Visual art is undoubtedly a powerful medium for self expression, particularly when words are difficult to find. Words can carry many specific meanings, possibly differing vastly depending on the listener, making miscommunications potentially easier to come by. Within art even, working with representational imagery can have its mixed messages— it seems one of the best ways to communicate a complex experience or emotional state could be the one conjured by the Abstract Expressionists, a cast of visionaries who chose to forgo the crutches of familiar subjects in order to invent a more open-ended means of speaking. When pre-inscribed meaning is no longer tethering a creative articulation, the songs that arise can be a remarkable kind of profound.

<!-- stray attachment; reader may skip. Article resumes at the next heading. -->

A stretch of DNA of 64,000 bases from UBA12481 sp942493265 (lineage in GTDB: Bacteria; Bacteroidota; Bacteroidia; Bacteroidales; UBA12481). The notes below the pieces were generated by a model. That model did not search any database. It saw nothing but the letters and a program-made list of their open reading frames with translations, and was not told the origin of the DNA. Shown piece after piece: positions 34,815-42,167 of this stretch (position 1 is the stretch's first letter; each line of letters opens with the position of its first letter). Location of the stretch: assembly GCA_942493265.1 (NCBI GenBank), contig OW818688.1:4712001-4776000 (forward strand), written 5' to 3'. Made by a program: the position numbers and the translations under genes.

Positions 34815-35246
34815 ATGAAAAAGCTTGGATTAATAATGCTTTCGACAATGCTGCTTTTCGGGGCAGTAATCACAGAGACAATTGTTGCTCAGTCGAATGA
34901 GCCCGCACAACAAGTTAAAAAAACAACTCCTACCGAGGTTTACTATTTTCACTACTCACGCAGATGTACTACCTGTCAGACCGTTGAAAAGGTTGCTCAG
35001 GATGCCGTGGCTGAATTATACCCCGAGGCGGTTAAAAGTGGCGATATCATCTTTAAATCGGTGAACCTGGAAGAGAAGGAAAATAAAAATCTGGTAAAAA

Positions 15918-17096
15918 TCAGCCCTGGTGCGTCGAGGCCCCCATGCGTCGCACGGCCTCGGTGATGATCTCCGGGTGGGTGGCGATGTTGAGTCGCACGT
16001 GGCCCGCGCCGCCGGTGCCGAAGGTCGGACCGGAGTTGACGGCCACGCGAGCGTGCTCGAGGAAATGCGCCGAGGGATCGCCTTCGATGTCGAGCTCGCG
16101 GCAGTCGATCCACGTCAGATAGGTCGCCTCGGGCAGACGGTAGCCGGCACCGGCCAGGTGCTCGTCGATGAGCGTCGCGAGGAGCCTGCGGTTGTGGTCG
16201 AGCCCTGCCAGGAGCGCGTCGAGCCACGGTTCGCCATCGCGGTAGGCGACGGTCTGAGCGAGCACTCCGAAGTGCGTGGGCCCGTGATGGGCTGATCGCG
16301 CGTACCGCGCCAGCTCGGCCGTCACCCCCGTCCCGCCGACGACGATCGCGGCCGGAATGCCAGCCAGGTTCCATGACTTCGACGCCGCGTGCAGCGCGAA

The term abstract expressionism mostly refers to a handful of American painters, a post–World War II movement developed in New York in the 1940s and the first specifically American movement to achieve international influence, putting New York City at the center of the western art world, a role formerly filled by Paris— though it also includes work from France to Germany, Canada, Russia and Spain amongst others, and as early as 1919. Born from its predecessor surrealism, it appealed to artists interested in spontaneous, automatic, or subconscious creation, fostering an atmosphere of visions and lucid dreaming that could give voice to things perhaps indescribable. The works that came out of this movement are often startlingly resonant, and have an uncanny nature of timelessness— appearing relevant, impassioned and satisfying no matter the time or context.